“More Life: Ching Ho Cheng”
By Tanner Tafelski
Seventeen paintings, from different periods in Ching Ho Cheng’s career, were displayed on the second floor of David Zwirner at West 20th Street. Curated by Simon Wu, the exhibition was simple yet effective. People wandered through its spacious rooms, admiring the works neatly hung on white walls, carefully spaced out from one another. Two paragraphs of wall text provided patrons with the show’s context. They sketched the artist’s biography, described Wu’s first visit to Cheng’s apartment at the Chelsea Hotel last spring, and offered a brief interpretation of the “spiritual interconnectedness” and profundity of everyday objects that the artworks convey—but that was it. There were no labels identifying individual pieces nor any supplementary handouts at the reception desks. Viewers were left to experience the art and the art alone, which effectively went hand in hand with the show’s contemplative tone and the deep concentration that the works elicit.
First seen when entering the exhibit, Miss Destiny (Spider Painting) (1976) is a striking gouache and ink depicting a black spider resting slightly off-center on an intricate web. Over a blue background and white flecks of stars, the spider is outlined in a glossy white, making its segmented three-part body stand out—especially its deity-like head and headpiece, which echoes Cheng’s interest in Tibetan art. Miss Destiny suggests a serendipitous encounter, as one’s gaze unwittingly sets upon the spider perched on its web but is drawn to linger with how it is set aglow against the starry night. Its poetic simplicity recalls a childlike innocence evocative of Charlotte’s Web while connecting the mundane with the cosmic, with a sensibility that is identifiably Cheng’s.
A transitional work, Miss Destiny, contains the spirituality and enlightened perception of Cheng’s earlier paintings as well as the minimalist aesthetic of his later pieces. Sectioned off in different rooms, the show featured these periods, too. One room presented two paintings from his early psychedelic efforts: Chemical Garden (1970) and The Astral Theatre (1973–4). Displayed exclusively on one wall, Chemical Garden is a maximalist painting, with every inch of the 30-by-30 rag board wriggling with color and activity. Two overlapping squares brimming with green, pill-shaped and neon blue, worm-like cells frame a large red intestine that surrounds a smiling face, whose toothy grin is reminiscent of Lewis Carroll’s Cheshire cat. At the bottom, radiating out of the intestine, are luminous red sperm that transform into big paisley patterns as they reach the top of the composition. Here, Cheng calls attention to the vitality of physiology, down to a molecular level.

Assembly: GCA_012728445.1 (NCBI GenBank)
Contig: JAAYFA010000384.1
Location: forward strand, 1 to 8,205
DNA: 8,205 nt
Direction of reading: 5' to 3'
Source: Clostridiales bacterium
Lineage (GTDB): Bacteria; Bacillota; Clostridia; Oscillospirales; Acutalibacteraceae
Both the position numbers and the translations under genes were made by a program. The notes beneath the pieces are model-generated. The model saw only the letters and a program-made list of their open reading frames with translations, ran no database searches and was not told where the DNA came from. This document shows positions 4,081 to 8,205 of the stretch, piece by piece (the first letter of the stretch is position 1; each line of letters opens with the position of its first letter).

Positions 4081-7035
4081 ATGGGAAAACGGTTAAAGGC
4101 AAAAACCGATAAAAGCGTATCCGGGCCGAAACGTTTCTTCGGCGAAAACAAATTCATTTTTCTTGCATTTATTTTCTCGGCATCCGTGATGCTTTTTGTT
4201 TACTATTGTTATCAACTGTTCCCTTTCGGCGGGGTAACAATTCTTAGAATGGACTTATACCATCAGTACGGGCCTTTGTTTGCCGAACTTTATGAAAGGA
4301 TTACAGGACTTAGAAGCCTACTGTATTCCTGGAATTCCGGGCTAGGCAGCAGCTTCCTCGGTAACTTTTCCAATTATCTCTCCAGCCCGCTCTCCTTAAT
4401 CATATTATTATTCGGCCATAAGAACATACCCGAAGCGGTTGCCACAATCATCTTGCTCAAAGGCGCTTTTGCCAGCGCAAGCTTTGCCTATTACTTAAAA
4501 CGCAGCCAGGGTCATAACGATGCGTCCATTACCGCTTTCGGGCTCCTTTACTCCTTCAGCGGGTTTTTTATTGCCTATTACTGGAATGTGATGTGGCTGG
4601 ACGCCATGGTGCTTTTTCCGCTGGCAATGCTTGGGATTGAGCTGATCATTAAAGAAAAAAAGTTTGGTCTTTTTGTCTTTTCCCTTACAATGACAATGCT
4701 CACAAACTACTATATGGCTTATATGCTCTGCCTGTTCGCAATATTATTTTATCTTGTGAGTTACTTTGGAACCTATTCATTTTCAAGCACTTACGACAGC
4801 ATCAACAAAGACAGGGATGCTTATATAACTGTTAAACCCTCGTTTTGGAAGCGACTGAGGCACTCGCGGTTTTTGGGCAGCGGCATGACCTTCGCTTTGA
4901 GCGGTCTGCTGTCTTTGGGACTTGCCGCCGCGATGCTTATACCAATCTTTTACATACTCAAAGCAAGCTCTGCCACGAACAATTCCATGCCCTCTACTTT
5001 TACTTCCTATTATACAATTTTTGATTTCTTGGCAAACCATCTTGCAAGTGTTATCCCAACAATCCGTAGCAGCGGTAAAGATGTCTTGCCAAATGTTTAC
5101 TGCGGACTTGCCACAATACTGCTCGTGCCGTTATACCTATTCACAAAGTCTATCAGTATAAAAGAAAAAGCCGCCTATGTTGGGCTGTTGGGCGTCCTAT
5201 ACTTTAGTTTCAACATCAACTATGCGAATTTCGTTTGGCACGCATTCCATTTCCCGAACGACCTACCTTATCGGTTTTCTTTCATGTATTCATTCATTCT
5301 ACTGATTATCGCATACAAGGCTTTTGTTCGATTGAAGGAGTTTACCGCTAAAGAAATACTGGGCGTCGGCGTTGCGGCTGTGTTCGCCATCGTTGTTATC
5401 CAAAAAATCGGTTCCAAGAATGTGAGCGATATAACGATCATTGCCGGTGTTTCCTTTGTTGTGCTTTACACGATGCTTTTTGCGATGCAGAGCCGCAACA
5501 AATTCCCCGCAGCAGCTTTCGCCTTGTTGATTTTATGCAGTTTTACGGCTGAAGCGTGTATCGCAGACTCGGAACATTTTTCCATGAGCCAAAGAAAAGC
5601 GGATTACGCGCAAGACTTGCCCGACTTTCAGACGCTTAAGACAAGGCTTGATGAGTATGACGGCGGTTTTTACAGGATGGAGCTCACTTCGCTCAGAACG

With its hallucinatory imagery, Chemical Garden exudes the 1970s counterculture within which it was made. Around that time, Cheng lived in a SoHo loft and absorbed the art scene in downtown New York, often frequenting the Max’s Kansas City nightclub where many creatives gathered. Yet amidst the trippy visuals are ideas that would manifest throughout Cheng’s oeuvre: corporeal and cosmic interconnections brought on by mind-altering, perception-heightening drugs suggested by Chemical Garden, and a focus on the minuscule, expressed in Cheng’s later works as windows—thresholds that tie domestic spaces to the outside world.
The following room saw Cheng’s approach shift after moving to the Chelsea Hotel in 1976 where he began painting the slices of sunlight that seep into the windows of his apartment. These abstract, often untitled, gouache paintings merely consist of shapes, light, and shadow, but they are some of his best work. Untitled (Windows) (1983), found in the largest room at the back of the gallery, is two-toned like the rest of the series. Stepping back, the imperceptible blending of light and dark beiges captured on the canvas resembles sunlight shining through a window at noon. Contemplative with their muted colors, his window paintings once again sees Cheng finding the sublime in the mundane.
David Zwirner’s exhibition is a part of a larger series, “More Life,” in conjunction with the fortieth anniversary of the HIV/AIDS crisis, which took Cheng’s life in 1989. This retrospective attests to the practice of a talented artist that, though regrettably cut short, continuously mutated and morphed in ways that offered viewers a closer and different look at the mutual link between everyday items deposited on this earth and the ineffable, sacred aura that they radiate.
"More Life: Ching Ho Cheng" was on view at David Zwirner, New York, until October 23, 2021.